From looking deflated just weeks ago, a civil disobedience campaign in Hong Kong has swiftly grown in size and impact, adding selling pressure to domestic assets. Reuters' Jon Gordon reports.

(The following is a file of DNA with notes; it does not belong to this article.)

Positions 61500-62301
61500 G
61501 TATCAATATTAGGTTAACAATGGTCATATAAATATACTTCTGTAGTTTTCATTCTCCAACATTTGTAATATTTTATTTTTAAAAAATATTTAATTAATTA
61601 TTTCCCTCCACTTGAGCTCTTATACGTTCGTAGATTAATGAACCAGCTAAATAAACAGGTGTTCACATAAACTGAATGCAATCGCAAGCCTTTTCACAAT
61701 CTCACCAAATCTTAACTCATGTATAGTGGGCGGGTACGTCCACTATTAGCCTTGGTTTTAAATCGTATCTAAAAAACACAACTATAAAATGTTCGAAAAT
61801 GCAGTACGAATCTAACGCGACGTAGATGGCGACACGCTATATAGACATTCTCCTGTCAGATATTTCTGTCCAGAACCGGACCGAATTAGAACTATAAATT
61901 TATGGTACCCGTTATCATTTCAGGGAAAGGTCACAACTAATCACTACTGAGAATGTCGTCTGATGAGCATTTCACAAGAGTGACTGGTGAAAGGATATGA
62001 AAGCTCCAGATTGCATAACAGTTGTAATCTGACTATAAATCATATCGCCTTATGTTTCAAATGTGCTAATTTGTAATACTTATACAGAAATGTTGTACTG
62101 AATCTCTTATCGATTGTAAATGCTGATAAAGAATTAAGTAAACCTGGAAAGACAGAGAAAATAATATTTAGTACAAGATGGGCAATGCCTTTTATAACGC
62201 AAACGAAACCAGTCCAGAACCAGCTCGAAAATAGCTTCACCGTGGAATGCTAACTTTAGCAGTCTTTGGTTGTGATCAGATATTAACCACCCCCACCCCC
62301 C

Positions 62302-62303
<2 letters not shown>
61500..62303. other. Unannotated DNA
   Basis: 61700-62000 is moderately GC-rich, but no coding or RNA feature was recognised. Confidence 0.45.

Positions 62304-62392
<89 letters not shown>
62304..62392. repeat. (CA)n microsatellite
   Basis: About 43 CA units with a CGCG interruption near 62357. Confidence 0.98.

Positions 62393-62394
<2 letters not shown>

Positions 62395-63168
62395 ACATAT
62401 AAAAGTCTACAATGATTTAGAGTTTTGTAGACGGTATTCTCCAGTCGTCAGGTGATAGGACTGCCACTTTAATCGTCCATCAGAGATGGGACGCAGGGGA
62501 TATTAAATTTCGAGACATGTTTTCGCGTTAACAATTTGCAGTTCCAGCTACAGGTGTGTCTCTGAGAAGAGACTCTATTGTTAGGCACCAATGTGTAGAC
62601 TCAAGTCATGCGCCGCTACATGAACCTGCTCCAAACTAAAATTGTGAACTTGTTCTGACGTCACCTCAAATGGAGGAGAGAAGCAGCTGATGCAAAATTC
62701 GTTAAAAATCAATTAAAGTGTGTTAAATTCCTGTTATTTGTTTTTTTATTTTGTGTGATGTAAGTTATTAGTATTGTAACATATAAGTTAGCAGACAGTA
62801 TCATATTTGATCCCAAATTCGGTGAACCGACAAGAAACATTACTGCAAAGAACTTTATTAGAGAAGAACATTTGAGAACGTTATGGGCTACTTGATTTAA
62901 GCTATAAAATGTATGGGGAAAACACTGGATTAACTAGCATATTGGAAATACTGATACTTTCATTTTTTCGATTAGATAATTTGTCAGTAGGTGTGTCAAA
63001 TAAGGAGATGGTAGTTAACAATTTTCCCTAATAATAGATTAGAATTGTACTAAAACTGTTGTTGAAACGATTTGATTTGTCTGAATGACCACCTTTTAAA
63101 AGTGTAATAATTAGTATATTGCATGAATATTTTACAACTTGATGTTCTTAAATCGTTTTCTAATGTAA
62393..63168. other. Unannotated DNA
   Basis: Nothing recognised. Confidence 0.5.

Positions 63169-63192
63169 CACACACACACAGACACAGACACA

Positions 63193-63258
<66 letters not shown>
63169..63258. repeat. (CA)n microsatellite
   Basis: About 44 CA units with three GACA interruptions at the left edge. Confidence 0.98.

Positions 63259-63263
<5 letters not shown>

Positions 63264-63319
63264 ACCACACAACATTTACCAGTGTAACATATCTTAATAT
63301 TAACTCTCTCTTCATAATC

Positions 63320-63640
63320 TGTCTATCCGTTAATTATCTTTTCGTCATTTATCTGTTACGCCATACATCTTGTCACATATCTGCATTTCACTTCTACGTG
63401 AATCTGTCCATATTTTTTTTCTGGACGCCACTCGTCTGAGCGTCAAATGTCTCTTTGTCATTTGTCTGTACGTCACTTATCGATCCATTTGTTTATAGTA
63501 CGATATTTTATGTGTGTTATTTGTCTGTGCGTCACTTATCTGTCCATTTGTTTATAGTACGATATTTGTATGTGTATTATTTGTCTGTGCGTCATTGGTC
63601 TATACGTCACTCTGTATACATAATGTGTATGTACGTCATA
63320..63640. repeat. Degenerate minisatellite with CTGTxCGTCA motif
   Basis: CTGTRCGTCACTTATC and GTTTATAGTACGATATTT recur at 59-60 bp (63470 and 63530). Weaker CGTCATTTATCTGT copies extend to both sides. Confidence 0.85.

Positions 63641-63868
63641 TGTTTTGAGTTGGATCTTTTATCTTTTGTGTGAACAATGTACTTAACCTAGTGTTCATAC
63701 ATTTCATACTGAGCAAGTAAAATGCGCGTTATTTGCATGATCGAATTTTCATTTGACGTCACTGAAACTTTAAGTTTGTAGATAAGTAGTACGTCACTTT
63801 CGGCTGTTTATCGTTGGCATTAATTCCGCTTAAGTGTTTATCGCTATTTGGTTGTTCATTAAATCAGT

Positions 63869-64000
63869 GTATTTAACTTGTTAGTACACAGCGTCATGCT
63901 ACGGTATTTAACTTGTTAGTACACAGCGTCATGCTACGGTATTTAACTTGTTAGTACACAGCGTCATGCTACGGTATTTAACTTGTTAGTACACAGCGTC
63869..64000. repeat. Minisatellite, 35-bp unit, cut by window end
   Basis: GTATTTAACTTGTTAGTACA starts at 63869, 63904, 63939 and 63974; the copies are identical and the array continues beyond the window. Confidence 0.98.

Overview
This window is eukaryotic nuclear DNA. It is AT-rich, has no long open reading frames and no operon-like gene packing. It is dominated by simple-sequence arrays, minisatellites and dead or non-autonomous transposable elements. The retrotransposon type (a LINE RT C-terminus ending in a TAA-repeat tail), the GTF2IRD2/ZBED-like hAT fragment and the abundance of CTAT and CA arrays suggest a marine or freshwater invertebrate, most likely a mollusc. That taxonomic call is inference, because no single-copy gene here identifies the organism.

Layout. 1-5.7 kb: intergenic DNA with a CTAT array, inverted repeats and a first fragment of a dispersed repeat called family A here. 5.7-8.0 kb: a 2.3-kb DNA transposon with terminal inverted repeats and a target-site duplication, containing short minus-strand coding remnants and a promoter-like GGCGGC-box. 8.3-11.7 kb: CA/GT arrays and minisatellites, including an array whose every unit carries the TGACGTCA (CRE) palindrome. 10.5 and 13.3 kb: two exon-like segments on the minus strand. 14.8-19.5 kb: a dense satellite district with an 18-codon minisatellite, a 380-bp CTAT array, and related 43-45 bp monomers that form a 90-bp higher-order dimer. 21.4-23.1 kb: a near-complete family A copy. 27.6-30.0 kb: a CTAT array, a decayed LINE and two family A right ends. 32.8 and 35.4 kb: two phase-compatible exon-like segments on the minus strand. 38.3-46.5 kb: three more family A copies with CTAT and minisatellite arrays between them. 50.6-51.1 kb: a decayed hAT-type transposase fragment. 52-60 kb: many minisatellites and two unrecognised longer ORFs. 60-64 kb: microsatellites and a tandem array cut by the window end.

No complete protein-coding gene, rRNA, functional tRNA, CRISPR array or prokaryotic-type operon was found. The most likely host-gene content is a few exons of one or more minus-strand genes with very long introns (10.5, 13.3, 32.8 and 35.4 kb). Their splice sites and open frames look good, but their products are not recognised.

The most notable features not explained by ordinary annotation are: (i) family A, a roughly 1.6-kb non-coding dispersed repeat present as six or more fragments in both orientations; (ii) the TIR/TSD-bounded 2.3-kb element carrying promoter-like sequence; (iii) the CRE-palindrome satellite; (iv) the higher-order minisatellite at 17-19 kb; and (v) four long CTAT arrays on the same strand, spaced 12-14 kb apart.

Monday morning in one of the world's financial capitals, and it's not business as usual. (SOUNDBITE) (English) REUTERS REPORTER, JON GORDON, SAYING: "I'm Jon Gordon reporting for Reuters here in Hong Kong. We're in Causeway Bay - one of the main arteries of the city completely shut down. Just listen to this. People extremely upset about the authorities here in Hong Kong and also the authorities in Beijing as this protest scales up." Images from overnight that are shocking for many who live here - thick clouds of tear gas against a backdrop of some of the world's most pricey real estate. Tens of thousands of protesters, some just teenagers, facing off with police. Metal fences turned into makeshift barricades. And umbrellas - improvised shields against streams of pepper spray. The city's top administrator took to the airwaves in a late night plea. (SOUNDBITE) (Cantonese) HONG KONG CHIEF EXECUTIVE, LEUNG CHUN-YING, SAYING "I call upon citizens who are blocking the roads to retreat peacefully as soon as possible, so as not to affect the daily lives of the public. I also call upon the Occupy Central organizers to consider society's interests, and halt the Occupy Central movement." And while a few banks have shut down some operations in the city, the Hong Kong stock exchange - which vowed to stay open through any disruption - making good on that promise. Today the benchmark index testing a fresh 3-month intra-session low with the pain spread out among developers, retailers and financials. Hong Kong has the world's sixth largest stock market by capitalization and will soon play host to the next round of mainland Chinese market reforms. So this sudden kick off for the protest felt not just on the streets, but also in corporate boardrooms and hundreds of miles away in Beijing. (SOUNDBITE) (English) REUTERS REPORTER, JON GORDON, SAYING: "With two more public holidays coming up, we'll be looking to see how many more protesters are drawn here and how authorities in Hong Kong and Beijing do eventually react. " ENDS